Cellular processes are orchestrated by many biomolecules operating in a spatially and temporally coordinated manner within a tiny volume. To uncover the organizational principles underlying these processes and their functional relevance using microscopy visualization, we have developed a fragment-tagging approach that fluorescently labels target proteins using our engineered split-fluorescent proteins. This approach has enabled systematic generation of knockin cell lines with endogenously labeled proteins through CRISPR/Cas9-mediated gene editing. We have also developed the epi-illumination selective plane illumination microscopy (eSPIM) light-sheet microscopy platform, enabling high-resolution, high-throughput imaging of multiple cell lines. Combining these two techniques has paved the way for systematic mapping of the spatial localization and temporal dynamics of proteins in living cells. In the closing section of the webinar, we will focus on electron-multiplying charge-coupled device (EMCCD) imaging technology involved in proteome research. Protein-driven phenomena tend to happen at very small scales of space and time. These challenging environments call for advanced light manipulation and detection technologies optimized for low-light conditions. We will discuss the outlook for future camera-based imaging for applications aiming to uncover gene position, activity, and the resultant protein’s role and fate.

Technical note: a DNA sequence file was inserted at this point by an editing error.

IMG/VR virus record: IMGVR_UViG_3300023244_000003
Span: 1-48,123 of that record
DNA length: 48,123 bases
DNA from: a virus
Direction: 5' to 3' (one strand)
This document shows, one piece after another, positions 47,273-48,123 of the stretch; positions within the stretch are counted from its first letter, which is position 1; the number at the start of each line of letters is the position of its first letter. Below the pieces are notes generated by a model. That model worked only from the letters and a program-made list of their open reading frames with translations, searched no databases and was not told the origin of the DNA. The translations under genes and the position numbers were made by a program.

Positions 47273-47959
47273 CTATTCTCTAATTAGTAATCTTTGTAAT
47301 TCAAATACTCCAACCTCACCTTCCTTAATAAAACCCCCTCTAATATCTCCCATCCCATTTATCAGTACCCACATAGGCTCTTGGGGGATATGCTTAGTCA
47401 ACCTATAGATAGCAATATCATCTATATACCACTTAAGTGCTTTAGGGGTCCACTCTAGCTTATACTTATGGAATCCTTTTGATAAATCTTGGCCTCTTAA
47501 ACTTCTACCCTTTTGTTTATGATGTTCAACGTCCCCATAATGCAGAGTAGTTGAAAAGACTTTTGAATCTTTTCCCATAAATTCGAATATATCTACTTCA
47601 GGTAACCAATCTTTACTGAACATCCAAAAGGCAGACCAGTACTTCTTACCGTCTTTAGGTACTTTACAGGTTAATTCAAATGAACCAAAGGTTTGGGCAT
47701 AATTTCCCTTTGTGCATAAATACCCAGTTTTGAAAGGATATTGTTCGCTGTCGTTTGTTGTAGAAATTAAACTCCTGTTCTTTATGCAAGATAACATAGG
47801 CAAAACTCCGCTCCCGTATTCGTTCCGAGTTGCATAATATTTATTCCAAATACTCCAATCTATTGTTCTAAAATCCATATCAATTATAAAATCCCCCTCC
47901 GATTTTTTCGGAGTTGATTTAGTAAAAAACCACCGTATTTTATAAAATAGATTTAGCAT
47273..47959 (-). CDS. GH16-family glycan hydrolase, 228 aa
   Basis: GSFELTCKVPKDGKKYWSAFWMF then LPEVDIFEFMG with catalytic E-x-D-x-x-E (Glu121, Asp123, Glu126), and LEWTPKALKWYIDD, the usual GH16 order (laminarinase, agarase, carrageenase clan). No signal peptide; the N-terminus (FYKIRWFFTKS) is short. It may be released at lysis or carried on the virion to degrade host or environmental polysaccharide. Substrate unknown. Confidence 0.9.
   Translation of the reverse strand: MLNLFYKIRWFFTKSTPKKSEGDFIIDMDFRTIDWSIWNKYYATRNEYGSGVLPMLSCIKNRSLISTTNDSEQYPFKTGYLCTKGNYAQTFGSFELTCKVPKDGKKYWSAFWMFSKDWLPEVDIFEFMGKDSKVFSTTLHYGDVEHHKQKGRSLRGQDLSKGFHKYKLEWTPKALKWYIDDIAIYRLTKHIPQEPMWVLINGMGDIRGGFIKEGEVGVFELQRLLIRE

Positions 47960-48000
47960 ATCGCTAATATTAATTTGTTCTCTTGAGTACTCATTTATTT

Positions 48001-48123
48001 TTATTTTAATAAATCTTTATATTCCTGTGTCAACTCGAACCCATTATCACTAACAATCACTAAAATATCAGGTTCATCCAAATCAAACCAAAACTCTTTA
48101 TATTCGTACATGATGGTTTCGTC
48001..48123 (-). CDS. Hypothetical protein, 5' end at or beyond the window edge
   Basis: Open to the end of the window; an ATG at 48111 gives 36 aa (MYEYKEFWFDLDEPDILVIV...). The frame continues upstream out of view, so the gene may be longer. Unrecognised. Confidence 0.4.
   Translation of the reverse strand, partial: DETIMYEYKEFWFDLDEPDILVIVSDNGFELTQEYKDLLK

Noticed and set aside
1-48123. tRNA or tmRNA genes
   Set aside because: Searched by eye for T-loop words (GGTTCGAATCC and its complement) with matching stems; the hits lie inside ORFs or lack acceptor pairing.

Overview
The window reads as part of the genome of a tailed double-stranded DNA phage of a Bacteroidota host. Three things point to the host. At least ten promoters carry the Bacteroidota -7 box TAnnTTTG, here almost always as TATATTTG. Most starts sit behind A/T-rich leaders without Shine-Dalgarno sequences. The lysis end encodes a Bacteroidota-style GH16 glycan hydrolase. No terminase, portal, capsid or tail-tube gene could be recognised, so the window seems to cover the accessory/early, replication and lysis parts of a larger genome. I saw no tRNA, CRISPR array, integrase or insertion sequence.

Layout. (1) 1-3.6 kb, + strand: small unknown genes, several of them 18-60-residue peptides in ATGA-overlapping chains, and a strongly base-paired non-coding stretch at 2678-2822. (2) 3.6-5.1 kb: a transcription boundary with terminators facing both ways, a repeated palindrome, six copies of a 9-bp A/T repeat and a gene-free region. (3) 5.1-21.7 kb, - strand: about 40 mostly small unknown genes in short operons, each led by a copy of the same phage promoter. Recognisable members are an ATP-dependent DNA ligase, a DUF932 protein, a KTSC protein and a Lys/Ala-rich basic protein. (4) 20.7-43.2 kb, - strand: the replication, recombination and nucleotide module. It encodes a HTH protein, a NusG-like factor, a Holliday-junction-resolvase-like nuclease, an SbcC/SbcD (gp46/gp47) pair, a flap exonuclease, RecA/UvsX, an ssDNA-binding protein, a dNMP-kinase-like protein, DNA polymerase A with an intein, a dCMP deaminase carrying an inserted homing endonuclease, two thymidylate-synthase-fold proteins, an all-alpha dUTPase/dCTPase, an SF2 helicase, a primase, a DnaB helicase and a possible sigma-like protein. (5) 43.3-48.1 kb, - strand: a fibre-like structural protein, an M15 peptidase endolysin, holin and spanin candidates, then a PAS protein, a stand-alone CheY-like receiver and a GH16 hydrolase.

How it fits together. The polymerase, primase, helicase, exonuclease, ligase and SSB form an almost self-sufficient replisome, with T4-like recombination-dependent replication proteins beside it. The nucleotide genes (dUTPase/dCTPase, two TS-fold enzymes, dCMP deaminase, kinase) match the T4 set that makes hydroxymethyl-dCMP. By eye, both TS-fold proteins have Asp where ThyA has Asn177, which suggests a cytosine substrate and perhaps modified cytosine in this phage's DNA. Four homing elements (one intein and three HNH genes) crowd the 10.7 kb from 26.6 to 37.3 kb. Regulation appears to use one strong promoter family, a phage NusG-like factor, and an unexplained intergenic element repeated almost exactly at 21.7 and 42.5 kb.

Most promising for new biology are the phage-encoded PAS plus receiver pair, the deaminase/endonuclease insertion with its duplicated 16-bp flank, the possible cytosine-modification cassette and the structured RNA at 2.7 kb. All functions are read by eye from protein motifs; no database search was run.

During this webinar, the speakers will:
- Explain split-fluorescent protein tags for efficient labeling of endogenous proteins in cell lines
- Describe the eSPIM system for high-throughput volumetric imaging of living cells
- Discuss the perspective of library-based fluorescence microscopy analysis as a primary discovery tool
- Highlight selected technical aspects of imaging-camera performance relevant for efficient visualization of gene expression as part of the proteome analysis of living cells
- Answer viewer questions live during the broadcast.
This webinar will last for approximately 60 minutes.